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The following is presented as part of The Columbian’s Opinion content, which offers a point of view in order to provoke thought and debate of civic issues. Opinions represent the viewpoint of the author. Unsigned editorials represent the consensus opinion of The Columbian’s editorial board, which operates independently of the news department.

In Our View: Improvements to vital corridor promising

The Columbian
Published: March 14, 2024, 6:03am

Regardless of the traffic, this has been a good week for drivers who frequently venture across the Columbia River from Clark County.

As progress continues on the Interstate Bridge Replacement Program, some milestones have been achieved regarding a major Interstate 5 project through Portland’s Rose Quarter. Efforts to build a new bridge have received plenty of attention, but the path through the heart of Portland also is important to the future of transportation in the metro area.

On Friday, the U.S. Department of Transportation approved $450 million in federal funds toward building caps over I-5 near the Rose Quarter. And on Tuesday, it was announced that the Rose Quarter Improvement Project’s environmental review has been approved by the Federal Highway Administration.

That approval allows the project to move forward with more detailed plans, including traffic improvements through the oft-congested stretch of Interstate 5.

“This federal environmental decision paired with substantial funding highlights the alignment of supporters who want to see this project built,” Project Director Megan Channell said.

Those supporters include motorists from Clark County. Without improvements to the Rose Quarter area and nearby interchanges with Interstate 405 and Interstate 84, the potential benefits of a new I-5 Bridge will not be fully realized. Southbound motorists would enter a bottleneck that is at a standstill for much of a typical day.

Easing that congestion, however, is not the only reason to be encouraged by the Rose Quarter project. A key part of early proposals is the capping of the freeway (similar to I-5 through downtown Seattle), allowing for cross streets to reconnect Portland’s Lower Albina district.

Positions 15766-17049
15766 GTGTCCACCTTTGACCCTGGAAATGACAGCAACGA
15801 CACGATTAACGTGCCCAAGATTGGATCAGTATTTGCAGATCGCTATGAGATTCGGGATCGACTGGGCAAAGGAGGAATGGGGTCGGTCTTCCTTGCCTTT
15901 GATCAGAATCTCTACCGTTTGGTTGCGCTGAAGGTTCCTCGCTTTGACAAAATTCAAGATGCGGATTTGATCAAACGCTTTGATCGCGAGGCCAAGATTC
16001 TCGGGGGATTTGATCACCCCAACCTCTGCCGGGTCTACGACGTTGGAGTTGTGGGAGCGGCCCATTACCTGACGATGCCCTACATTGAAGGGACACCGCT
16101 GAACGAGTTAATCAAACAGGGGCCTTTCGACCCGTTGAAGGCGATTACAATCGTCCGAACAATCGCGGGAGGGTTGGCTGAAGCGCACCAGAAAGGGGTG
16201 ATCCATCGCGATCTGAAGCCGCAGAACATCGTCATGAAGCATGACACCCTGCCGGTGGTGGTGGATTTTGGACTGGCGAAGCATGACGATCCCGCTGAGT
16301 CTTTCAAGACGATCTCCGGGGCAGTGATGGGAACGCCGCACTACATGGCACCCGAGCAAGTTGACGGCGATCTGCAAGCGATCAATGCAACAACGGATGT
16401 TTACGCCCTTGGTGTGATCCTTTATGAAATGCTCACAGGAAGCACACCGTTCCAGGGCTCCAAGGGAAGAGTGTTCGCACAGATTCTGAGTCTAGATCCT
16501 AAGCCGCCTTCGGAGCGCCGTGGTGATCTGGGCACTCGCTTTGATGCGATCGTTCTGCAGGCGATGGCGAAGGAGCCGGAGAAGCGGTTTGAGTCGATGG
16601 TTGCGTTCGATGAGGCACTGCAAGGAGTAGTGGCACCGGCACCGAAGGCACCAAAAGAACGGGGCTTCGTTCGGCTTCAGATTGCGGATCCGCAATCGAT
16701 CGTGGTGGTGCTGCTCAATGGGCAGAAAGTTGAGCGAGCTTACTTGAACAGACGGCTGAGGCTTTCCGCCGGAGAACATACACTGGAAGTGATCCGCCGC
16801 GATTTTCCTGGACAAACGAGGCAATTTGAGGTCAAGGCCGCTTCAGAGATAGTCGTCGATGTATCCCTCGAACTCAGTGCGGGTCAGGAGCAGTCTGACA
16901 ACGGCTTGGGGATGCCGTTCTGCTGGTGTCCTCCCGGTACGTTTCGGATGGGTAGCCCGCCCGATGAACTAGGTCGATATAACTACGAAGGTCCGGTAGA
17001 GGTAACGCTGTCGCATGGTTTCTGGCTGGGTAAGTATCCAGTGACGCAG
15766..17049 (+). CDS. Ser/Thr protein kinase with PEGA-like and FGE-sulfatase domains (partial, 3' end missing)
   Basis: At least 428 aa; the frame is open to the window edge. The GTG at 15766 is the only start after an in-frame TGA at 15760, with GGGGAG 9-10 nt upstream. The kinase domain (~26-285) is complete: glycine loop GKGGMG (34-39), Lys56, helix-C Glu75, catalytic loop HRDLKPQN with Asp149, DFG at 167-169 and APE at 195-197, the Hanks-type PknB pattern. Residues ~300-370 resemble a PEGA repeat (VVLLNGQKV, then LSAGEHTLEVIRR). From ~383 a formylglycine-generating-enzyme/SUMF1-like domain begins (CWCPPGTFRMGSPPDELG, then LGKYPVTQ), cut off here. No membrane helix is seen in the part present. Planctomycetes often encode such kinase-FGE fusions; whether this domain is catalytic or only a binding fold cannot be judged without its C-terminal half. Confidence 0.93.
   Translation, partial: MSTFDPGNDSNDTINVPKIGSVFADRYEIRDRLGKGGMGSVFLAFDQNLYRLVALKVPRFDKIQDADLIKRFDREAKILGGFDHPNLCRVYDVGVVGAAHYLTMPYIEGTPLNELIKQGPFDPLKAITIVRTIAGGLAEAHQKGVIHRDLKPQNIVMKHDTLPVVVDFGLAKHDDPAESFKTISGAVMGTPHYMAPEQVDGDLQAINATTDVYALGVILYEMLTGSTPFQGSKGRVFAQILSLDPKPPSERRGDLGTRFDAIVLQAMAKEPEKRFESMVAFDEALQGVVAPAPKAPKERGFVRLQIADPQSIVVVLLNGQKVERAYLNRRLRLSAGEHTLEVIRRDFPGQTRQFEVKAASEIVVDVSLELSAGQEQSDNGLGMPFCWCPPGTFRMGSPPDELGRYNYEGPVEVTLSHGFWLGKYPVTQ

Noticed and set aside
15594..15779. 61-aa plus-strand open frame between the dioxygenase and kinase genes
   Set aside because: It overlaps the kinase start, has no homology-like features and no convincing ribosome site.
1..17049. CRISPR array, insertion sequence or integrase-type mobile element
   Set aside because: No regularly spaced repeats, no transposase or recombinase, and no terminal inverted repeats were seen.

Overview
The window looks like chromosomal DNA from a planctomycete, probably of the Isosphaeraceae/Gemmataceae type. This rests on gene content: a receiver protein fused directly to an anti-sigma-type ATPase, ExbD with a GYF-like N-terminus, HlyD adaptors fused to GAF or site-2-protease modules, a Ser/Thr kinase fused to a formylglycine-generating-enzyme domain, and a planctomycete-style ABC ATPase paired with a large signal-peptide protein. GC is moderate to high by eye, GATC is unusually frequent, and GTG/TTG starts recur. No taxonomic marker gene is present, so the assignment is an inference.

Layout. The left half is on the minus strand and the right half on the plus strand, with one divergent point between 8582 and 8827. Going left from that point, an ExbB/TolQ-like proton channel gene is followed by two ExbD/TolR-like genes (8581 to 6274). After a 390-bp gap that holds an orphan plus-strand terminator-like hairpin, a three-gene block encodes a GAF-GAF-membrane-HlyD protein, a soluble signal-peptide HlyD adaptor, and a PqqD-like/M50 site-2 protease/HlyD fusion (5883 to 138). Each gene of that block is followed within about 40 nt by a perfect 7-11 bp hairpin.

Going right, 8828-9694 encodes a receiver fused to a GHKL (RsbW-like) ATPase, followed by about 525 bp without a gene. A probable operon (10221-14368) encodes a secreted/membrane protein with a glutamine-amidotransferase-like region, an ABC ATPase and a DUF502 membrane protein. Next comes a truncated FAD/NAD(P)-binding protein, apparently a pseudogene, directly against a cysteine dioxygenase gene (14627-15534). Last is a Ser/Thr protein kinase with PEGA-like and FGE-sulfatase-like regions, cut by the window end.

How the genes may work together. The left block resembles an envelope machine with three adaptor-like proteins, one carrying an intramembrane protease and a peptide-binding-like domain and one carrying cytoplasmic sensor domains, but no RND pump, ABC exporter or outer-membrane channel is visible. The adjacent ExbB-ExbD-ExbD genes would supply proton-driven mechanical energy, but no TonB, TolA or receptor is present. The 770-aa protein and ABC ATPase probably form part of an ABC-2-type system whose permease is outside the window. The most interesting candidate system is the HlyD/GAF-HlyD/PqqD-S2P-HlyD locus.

Albina has a history as the center of African American culture and commerce in Portland, but construction of Interstate 5 during the 1960s physically divided that community. Winta Yohannes, executive director of Albina Vision Trust, called the federal funding a “momentous leap forward” in efforts to heal the neighborhood.

“The construction of Interstate 5 intentionally bisected Portland’s Black community, paving the way for decades of government-led urban renewal policies that decimated the wealth, well-being and place-based stability of our city’s most marginalized,” Yohannes said. “This catalytic federal investment represents the beginning of a new chapter, one where government plays an active role in not only healing the harms of history, but investing in community-driven visions of a better tomorrow.”

For those who mock or question the need for inclusion and equity in freeway planning, the story of Albina is instructive. As U.S. Rep. Earl Blumenauer, D-Portland, said: “This funding is transformative not just for Portland but as a national model to heal communities torn apart by destructive federal projects. We are showing how to do it right with this investment.”

To top off a significant week, Clark County commuters also should be encouraged by another announcement. Oregon Gov. Tina Kotek has recommended that the state halt plans for tolling along Interstate 5 and Interstate 205 up to the state line. That proposal would inequitably affect drivers from Washington who cross into Oregon, using collected tolls to improve swaths of freeway not frequented by drivers from our state.

Kotek’s request would not impact tolls on a new bridge, which would go toward paying construction costs on that bridge. But there are plenty of reasons to be encouraged by progress on the region’s most important corridor.